Bhutan. Part I
With this video clip we begin our big 360° video series of one of unusual country — Bhutan. Also we publish photo panoramas from our travel to Bhutan: Part I, Part II. Thangbi Lhakhang, Part III.
Many legends and rumors are told about Bhutan, or Druk-yul, the "Thunder Dragon Kingdom", as locals call their own country. And the best way to determine the truth and the fiction about this place — is only to visit this country personally.
Flights to Bhutan are operating from Thailand, India, Singapore and Nepal. Paro Airport is considered one of the world's most challenging airports for taking off and landing: it is surrounded by high mountains and the runway is rather short.
Until 1974 foreigners were not allowed to enter the country and the only way to visit Bhutan was a personal invitation from the King or Queen. Now it is open for tourists but the flow is restricted and regulated economically: all tourists must travel on a pre-planned and prepaid tour arranged by an officially approved tour operator. The cost includes accommodation, meals and guide services. It also includes a fee (around $65 per day) — the King's tax, the money from which goes to the social needs of Bhutan: healthcare, infrastructure development, etc.
Our main purpose for coming to Bhutan was making aerial panoramas of the country's landmarks, so we began our preparations long in advance. Until recently the use of drones in the country was forbidden, so we were surprised and very glad to receive all the necessary permissions for aerial photography.
The airplane abruptly turned above little homes and trees that I could see in the window as we were ready for landing. Here we are in Paro, such a legendary country of Bhutan! The following day is already scheduled for a drone flight over Paro Dzong (type of fortified monasteries or palaces in Himalaya region).
Soon we were given additional instructions from aviation security services: not to approach the dzong too close, not to fly above the roof, not to launch the drone while airplanes or helicopters are in the air — we are only a mile away from the airport. The sun is shining, the wind sweeps the clouds over the mountains of Himalaya, the walls of the mighty dzong are raising above our heads. What an astonishing scene!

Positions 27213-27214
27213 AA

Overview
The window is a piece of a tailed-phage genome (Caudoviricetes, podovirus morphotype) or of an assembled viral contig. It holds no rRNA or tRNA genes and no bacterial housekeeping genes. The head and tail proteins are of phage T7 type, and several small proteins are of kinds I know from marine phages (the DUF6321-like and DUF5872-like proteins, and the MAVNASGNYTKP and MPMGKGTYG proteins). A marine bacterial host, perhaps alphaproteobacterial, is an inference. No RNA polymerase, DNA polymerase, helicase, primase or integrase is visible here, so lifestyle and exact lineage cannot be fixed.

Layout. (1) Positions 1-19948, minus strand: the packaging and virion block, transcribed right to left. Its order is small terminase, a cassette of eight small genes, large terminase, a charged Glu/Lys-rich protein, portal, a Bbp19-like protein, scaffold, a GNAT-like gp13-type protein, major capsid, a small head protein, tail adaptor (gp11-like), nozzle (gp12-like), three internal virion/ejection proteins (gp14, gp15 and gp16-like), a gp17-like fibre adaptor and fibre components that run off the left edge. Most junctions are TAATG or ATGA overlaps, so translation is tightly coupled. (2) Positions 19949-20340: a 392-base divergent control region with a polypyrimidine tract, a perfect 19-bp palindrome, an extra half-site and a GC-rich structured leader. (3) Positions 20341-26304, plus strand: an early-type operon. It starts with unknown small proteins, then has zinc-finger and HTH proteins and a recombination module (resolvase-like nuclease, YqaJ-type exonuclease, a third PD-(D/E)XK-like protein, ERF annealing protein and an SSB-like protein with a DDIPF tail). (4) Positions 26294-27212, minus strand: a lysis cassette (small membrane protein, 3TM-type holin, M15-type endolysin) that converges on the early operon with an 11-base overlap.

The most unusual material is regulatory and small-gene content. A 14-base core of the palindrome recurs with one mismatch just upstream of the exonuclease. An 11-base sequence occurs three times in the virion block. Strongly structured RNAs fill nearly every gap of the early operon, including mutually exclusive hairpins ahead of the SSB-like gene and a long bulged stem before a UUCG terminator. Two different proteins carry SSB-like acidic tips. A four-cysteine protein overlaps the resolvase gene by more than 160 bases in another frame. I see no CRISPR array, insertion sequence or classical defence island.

In five minutes local police officers approached us to ask what we were doing. We showed them all the permissions and papers we had, the aviation security inspector who was accompanying us confirmed that everything was ok. However, in a while a new group of policemen and aviation safety representatives came up and we understood that an easy solution was not expected to be found. With all our equipment we went to the aviation safety office to found out that despite all the permissions we have received previously there was a regulation forbidding drone flights in Paro.
Eventually, all our permissions were recalled and we needed to validate them again. Until then all photographing is forbidden.
Fortunately, our friends from White Umbrella Tours, who organized our trip, managed to make an impossible thing: they obtained all the necessary approvals only in a couple of days! But we got excited too early: in addition to all the papers we also received the list of places where drone-flights are prohibited — it included all the main monasteries, dzongs and big settlements. In other words, we were left to take pictures of nature that looks quite similar to what we can see in the Northern Caucasus.
However, we could photograph from the ground. But as for the video — not closer than 200 meters from any dzong. Checkmate! So, we had to reorganize our shooting plan by removing all the prohibited objects and dzongs from it.
While our guides were busy with arranging the documents, we hiked to probably the most known monastery of Bhutan — Taktsang Lhakhang, also known as the Tiger's Nest. According to the legend, Guru Rinpoche flew to this place on the back of a tigress, so that's how the name appeared. The monastery is "attached" to the cliffside at the altitude of 3120 meters; and you can get here only on foot following a curvy mountain lane. Without a proper acclimatization it is a difficult thing to do, but our guide Karma encourages us.